The first story illustrates the terror a young girl experiences after breaking up with a controlling boyfriend, Bun, who isn't ready to let her go. At first, life is going great for the recently single Manami: she can hang out with whatever friends she wants, wear whatever fashions she likes, and it even looks like she's on the road to a new relationship with one of her close friends. But then her boyfriend calls her phone. And then her house. And calls. And calls. And calls. Then, things manage to get even worse, and Manami might even end up hurt or dead if somebody doesn't interfere.
While hardly the best story CONFIDENTIAL CONFESSIONS has to offer, it is definitely one of the better ones. I like the ending in this one better than almost all endings of the previous stories combined, as it combines thrilling action with realistic consequences. After all, the trauma Manami experiences isn't resolved by merely addressing the immediate concerns with her ex-boyfriend. By this point, the author has a good grasp on writing convincing psychological horror, so it's easy to see how Manami could convince herself that she's overreacting to her ex's horrible acts. Furthermore, it addresses slut-shaming better than Volume 5's similar tract did. Unlike the rape story from Volume 5, her friend's awful opinions about Manami's actions are far more justified, as they might become targets of Bun's malice as well if they protest too loudly.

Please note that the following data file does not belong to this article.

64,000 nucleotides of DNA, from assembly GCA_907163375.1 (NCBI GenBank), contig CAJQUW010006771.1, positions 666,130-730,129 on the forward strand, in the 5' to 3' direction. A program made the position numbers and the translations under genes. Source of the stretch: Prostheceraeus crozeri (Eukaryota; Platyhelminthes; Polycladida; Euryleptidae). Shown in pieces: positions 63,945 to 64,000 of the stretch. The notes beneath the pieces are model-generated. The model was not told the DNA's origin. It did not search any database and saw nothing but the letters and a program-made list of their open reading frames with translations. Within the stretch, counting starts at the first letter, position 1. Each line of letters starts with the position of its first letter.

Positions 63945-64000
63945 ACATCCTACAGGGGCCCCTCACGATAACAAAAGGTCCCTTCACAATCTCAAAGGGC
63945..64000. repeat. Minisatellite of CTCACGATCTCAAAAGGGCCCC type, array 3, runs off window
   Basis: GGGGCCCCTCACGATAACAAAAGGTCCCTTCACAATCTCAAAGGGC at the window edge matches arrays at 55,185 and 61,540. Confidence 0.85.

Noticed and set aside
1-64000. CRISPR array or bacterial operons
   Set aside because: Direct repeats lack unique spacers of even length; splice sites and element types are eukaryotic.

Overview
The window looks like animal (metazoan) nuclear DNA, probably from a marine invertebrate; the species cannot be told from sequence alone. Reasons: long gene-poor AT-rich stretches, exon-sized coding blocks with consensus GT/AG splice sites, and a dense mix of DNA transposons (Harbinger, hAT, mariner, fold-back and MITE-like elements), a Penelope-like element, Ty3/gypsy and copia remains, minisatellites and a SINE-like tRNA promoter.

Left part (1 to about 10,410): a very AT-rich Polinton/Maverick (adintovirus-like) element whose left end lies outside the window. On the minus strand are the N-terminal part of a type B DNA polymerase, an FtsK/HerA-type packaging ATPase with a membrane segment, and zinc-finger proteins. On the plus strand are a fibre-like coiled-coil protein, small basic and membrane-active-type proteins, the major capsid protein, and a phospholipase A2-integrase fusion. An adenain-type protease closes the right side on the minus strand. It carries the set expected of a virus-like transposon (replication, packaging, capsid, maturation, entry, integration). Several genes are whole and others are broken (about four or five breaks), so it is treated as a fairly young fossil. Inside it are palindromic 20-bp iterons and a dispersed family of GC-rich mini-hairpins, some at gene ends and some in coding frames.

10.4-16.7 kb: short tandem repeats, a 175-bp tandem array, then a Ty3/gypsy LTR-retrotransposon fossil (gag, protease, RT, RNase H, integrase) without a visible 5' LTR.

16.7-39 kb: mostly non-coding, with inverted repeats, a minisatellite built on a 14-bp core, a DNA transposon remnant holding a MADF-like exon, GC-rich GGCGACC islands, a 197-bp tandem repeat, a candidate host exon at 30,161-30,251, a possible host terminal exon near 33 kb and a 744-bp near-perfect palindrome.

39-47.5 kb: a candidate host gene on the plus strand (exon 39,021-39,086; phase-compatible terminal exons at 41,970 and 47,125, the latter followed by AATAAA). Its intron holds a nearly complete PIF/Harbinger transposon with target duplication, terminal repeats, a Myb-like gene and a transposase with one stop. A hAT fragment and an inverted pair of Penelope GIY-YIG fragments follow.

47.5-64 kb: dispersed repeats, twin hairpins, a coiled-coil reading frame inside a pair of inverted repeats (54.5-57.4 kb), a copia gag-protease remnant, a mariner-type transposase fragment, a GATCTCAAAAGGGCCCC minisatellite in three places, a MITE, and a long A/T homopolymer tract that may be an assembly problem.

The second story is another school bullying story, this time told from the perspective of the bully. There's really not a whole lot to say about it, as it takes many elements already better addressed in previous stories (failing to please parents, extreme bullying, victims standing up for themselves) and doesn't do much of anything new with the material. If anything, it's a retread of Volume 4's "Tomorrow," which is coincidentally my least favorite CONFIDENTIAL CONFESSIONS short story. While analyzing the perspective of someone acting out due to unresolved trauma is interesting and the story isn't outright bad, it does pale in comparison to the three great stories that preceded it in the series.
As it's nearly impossible to find a copy of Volume 7 for less than $50, this might as well be an end to the official series. As such, it's not a particularly strong note to leave on, but it's not terrible either. In the span of six volumes, Reiko Momochi discussed enough serious topics to last a lifetime. It's a shame that Tokyopop went out of business, because this is one series that deserves continued attention, no matter how dated the stories themselves become.